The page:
On December 4, 2015

Christmas at the Farm featured throughout December at Billings Farm

Courtesy of Billings Farm & Museum

Visitors enjoy a horse-drawn sleigh ride with Phil Warren and Percherons Lynn and Sue around the snow-covered fields at Billings Farm & Museum.

Dec. 5-6—WOODSTOCK—Discover the traditions of a 19th century Vermont Christmas with a visit to the Billings Farm & Museum, the gateway to Vermont’s rural heritage. Christmas at the Billings Farm will be featured on weekends in December and Dec. 19–Jan. 3, 2016, (excluding Christmas Day) from 10 a.m. to 4 p.m. Tours of the authentically decorated farmhouse, visits to the dairy farm for interactive programs including “Introduction to Milking” and “Milking the Herd” at 3:15 p.m. each day, holiday activities, plus the Academy Award® nominee film “A Place in the Land” will be offered.

During the first weekend, Dec. 5 and 6, visitors can enjoy making Christmas silhouettes and poppers, and candle dipping. Dec. 11-13 is Woodstock’s Wassail Weekend Celebration, with the addition of horse-drawn sleigh rides, weather permitting.

Like most New England states, Vermont did not widely celebrate Christmas until late in the 19th century. It was not until 1890, when the farmhouse at the Billings Farm was completed, that Christmas became recognized as a holiday in all states. At that time, celebrations were much simpler than they would become in the 20th century. Families enjoyed the holiday, but still had cows to milk, ice to cut, and wood to saw. A few gifts, a special meal, and the gathering of friends were noteworthy in an otherwise typical day.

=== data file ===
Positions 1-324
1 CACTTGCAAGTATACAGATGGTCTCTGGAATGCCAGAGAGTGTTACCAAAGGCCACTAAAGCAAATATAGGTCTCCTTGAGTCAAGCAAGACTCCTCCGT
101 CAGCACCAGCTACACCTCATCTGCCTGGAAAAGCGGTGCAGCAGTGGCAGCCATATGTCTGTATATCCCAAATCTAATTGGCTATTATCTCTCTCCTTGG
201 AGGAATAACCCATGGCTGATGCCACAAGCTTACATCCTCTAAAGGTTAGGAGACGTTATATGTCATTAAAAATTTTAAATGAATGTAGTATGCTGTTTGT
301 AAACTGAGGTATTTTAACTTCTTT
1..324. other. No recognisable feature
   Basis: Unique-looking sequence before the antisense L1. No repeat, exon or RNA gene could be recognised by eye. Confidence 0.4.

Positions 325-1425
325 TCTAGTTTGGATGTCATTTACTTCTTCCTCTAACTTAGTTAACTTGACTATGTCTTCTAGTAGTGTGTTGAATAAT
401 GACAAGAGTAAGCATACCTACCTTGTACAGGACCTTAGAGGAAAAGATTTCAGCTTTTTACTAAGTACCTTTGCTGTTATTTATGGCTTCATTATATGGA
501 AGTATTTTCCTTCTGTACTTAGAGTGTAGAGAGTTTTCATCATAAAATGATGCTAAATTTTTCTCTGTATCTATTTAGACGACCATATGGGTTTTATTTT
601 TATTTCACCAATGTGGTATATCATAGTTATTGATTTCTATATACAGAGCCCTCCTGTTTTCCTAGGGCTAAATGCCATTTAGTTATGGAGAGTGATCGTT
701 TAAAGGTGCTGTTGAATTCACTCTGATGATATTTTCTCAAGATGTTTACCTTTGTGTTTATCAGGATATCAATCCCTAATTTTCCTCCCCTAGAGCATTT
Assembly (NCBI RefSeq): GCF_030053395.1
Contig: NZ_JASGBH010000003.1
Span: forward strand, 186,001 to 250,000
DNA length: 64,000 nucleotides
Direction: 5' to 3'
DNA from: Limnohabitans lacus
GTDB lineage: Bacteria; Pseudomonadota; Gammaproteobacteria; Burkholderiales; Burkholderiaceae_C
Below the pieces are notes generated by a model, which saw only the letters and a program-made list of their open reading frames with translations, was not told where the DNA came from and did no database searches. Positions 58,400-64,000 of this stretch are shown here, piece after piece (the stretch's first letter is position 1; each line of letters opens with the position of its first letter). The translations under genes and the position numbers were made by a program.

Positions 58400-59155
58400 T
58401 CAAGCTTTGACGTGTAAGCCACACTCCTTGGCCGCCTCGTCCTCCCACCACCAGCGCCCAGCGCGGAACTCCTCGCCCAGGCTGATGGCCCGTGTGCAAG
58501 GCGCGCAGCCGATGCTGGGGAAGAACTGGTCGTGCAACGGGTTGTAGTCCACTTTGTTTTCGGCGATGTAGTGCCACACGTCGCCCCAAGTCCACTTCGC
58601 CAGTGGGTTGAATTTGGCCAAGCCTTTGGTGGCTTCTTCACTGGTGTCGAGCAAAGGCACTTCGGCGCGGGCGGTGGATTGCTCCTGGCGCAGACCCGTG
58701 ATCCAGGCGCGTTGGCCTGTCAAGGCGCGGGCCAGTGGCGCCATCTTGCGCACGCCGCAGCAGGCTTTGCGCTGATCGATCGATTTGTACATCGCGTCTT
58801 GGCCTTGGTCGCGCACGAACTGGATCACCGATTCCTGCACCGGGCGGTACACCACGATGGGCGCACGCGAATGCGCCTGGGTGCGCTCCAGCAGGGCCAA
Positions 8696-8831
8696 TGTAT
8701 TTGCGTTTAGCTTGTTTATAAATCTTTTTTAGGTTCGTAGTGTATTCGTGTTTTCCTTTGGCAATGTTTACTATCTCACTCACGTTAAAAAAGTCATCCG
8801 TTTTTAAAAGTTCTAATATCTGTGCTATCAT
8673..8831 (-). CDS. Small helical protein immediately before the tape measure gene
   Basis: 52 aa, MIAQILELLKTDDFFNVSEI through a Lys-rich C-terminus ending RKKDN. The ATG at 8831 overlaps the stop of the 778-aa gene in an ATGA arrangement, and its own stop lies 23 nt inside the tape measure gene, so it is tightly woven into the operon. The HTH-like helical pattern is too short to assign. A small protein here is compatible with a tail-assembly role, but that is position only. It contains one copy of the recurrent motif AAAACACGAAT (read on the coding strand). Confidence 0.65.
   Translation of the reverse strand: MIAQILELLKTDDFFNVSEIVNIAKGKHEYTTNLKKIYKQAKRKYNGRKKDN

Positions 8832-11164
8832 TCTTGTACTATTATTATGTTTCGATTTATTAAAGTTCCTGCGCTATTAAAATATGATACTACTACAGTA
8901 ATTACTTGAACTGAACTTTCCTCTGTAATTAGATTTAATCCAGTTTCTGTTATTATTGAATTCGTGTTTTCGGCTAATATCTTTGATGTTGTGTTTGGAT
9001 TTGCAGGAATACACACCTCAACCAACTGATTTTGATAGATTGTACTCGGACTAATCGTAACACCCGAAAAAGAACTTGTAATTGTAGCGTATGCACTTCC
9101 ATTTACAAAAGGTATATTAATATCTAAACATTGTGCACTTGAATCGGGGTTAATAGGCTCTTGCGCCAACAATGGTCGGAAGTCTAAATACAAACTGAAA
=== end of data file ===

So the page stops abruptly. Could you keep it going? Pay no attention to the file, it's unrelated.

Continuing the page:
Decorations of the period included fresh greens draped over mantels, windows, and doorways throughout the house. Small trees, packed in a jar or butter tub that stood on a tabletop, were common. Many of the ornaments reflected an agricultural tradition, including strands of cranberries, popcorn, or dried apples that circled the tree. Apples studded with cloves, “exotic” oranges, silvered (foil-covered) chestnuts, painted pinecones and acorns complemented handmade paper ornaments, which rounded out many a tree’s decorations.

In Woodstock, turn-of-the-century businesses advertised their wares for Christmas gifts. Nearly all of the gifts were useful domestic items: fabric, clothing, umbrellas, linens, crockery, and carpet sweepers. Homemade, handcrafted items including fancy mittens and satin bows, and stockings filled with candies, nuts and raisins were among the most common type of gift given on Christmas Day.

Admission is $14 for adults; $13 for those over age 62; $8 for children ages 5-12; $4 for ages 3-4; under 3 years of age are free.

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